New research shows that the best way to cut through rush hour traffic is to take the high road — literally.
Scientists at MIT and the University of Birmingham, in England, studied "the interplay of number of vehicles and available road capacity" — that's "traffic jam" to the rest of us — and determined that if just a handful of drivers opted to take a "slightly less convenient" route to their destination, they could reduce overall congestion for everyone else by as much as 30 percent — and lop off 10 minutes of travel time for thousands of vehicles.
The only issue is that most drivers aren't that altruistic, and prefer sitting through a familiar traffic jam instead of taking a chance on a longer, unknown road.
The researchers tabulated data from cellphones in congested urban areas of Boston, San Francisco, Rio de Janeiro, and Lisbon and Porto in Portugal to study rush-hour traffic patterns across those cities. The results, published in Nature Communications, found that "the unwillingness to give up time is the defining factor in drivers' failure to reach an optimal state on their own."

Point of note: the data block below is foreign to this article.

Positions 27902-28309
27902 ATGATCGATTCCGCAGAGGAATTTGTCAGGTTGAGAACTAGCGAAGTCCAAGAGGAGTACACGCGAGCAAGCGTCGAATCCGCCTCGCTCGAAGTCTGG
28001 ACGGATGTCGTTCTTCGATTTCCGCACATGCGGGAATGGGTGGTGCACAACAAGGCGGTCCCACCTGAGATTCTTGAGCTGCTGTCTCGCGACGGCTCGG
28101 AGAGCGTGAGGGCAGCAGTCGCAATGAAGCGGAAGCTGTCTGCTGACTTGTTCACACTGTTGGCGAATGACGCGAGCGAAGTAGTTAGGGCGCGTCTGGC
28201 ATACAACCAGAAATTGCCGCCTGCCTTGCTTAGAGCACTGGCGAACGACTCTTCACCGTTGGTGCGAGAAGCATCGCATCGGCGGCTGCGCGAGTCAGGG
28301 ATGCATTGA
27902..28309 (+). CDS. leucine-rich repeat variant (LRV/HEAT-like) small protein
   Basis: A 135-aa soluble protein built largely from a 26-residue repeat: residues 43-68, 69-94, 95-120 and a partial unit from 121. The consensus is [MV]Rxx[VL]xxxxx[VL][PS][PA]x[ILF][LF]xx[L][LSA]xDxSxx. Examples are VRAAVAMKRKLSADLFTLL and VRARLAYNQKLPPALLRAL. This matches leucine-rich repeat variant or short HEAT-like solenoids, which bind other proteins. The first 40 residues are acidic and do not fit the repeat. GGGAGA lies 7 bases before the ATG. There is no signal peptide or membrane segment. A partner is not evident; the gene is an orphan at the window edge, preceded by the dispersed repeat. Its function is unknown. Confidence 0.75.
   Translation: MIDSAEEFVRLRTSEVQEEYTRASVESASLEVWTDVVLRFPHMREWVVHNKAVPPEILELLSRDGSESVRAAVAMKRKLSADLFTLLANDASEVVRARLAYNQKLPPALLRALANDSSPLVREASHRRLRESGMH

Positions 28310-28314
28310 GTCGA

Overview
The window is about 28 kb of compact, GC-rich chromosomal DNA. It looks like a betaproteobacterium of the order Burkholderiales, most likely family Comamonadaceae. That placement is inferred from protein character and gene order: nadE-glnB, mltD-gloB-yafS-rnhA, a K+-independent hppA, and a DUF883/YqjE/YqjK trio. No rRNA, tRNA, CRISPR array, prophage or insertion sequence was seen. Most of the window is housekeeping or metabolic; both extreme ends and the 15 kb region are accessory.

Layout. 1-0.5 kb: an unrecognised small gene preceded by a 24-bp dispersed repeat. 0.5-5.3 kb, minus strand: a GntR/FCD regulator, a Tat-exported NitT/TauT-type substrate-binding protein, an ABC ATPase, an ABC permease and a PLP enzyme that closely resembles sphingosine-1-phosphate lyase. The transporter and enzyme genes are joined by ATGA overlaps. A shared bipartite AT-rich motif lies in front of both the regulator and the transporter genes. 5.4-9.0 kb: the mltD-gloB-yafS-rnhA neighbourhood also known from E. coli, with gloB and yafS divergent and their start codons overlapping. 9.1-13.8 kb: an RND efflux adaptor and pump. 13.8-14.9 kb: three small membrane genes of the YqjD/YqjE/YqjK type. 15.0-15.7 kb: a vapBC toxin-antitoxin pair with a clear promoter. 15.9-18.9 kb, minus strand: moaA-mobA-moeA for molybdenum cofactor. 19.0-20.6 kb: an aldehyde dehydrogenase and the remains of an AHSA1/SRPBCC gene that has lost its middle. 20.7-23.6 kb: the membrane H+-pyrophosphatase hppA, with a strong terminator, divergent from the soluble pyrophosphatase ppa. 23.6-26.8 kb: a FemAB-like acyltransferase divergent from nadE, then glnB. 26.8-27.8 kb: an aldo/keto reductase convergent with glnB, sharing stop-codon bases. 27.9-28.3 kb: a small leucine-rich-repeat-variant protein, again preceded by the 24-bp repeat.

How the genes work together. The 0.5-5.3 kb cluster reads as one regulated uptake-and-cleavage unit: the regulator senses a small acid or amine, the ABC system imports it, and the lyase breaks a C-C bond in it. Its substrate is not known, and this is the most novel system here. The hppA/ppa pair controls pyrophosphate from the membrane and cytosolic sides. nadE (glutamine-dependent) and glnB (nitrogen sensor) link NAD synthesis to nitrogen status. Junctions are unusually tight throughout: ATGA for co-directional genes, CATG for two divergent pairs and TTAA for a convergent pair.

The paper's authors concluded that the only way forward would be for drivers to "adjust their commute for the benefit of others."
The ultimate goal would be for urban planners to find ways to induce such altruistic behavior, such as offering gas coupons, free parking, and other incentives for those drivers who would be willing to lead the way — literally and figuratively.